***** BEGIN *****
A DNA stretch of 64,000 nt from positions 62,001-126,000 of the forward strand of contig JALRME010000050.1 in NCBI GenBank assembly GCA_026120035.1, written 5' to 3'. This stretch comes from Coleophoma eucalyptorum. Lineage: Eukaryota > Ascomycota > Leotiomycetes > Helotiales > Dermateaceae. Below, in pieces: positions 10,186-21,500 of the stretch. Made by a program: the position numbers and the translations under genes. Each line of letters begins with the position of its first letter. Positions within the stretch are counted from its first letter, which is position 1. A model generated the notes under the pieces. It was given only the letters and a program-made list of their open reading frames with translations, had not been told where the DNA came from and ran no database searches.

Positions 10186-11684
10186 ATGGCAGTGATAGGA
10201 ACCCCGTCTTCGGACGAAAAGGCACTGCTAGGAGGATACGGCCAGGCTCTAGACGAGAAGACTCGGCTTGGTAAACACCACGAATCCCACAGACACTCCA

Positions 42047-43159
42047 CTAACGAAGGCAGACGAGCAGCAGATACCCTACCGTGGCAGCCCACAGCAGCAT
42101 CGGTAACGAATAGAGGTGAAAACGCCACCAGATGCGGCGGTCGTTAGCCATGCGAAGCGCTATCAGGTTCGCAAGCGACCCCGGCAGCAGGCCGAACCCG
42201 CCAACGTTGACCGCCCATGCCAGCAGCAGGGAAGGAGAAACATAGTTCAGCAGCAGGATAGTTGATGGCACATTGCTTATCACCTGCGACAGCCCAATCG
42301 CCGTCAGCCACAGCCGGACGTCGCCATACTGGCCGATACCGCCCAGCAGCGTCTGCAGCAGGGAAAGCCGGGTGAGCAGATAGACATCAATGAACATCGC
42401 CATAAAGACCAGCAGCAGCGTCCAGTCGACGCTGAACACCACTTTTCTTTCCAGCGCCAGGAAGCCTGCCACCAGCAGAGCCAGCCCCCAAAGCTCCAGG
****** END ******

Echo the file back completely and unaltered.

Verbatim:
A DNA stretch of 64,000 nt from positions 62,001-126,000 of the forward strand of contig JALRME010000050.1 in NCBI GenBank assembly GCA_026120035.1, written 5' to 3'. This stretch comes from Coleophoma eucalyptorum. Lineage: Eukaryota > Ascomycota > Leotiomycetes > Helotiales > Dermateaceae. Below, in pieces: positions 10,186-21,500 of the stretch. Made by a program: the position numbers and the translations under genes. Each line of letters begins with the position of its first letter. Positions within the stretch are counted from its first letter, which is position 1. A model generated the notes under the pieces. It was given only the letters and a program-made list of their open reading frames with translations, had not been told where the DNA came from and ran no database searches.

Positions 10186-11684
10186 ATGGCAGTGATAGGA
10201 ACCCCGTCTTCGGACGAAAAGGCACTGCTAGGAGGATACGGCCAGGCTCTAGACGAGAAGACTCGGCTTGGTAAACACCACGAATCCCACAGACACTCCA

Positions 42047-43159
42047 CTAACGAAGGCAGACGAGCAGCAGATACCCTACCGTGGCAGCCCACAGCAGCAT
42101 CGGTAACGAATAGAGGTGAAAACGCCACCAGATGCGGCGGTCGTTAGCCATGCGAAGCGCTATCAGGTTCGCAAGCGACCCCGGCAGCAGGCCGAACCCG
42201 CCAACGTTGACCGCCCATGCCAGCAGCAGGGAAGGAGAAACATAGTTCAGCAGCAGGATAGTTGATGGCACATTGCTTATCACCTGCGACAGCCCAATCG
42301 CCGTCAGCCACAGCCGGACGTCGCCATACTGGCCGATACCGCCCAGCAGCGTCTGCAGCAGGGAAAGCCGGGTGAGCAGATAGACATCAATGAACATCGC
42401 CATAAAGACCAGCAGCAGCGTCCAGTCGACGCTGAACACCACTTTTCTTTCCAGCGCCAGGAAGCCTGCCACCAGCAGAGCCAGCCCCCAAAGCTCCAGG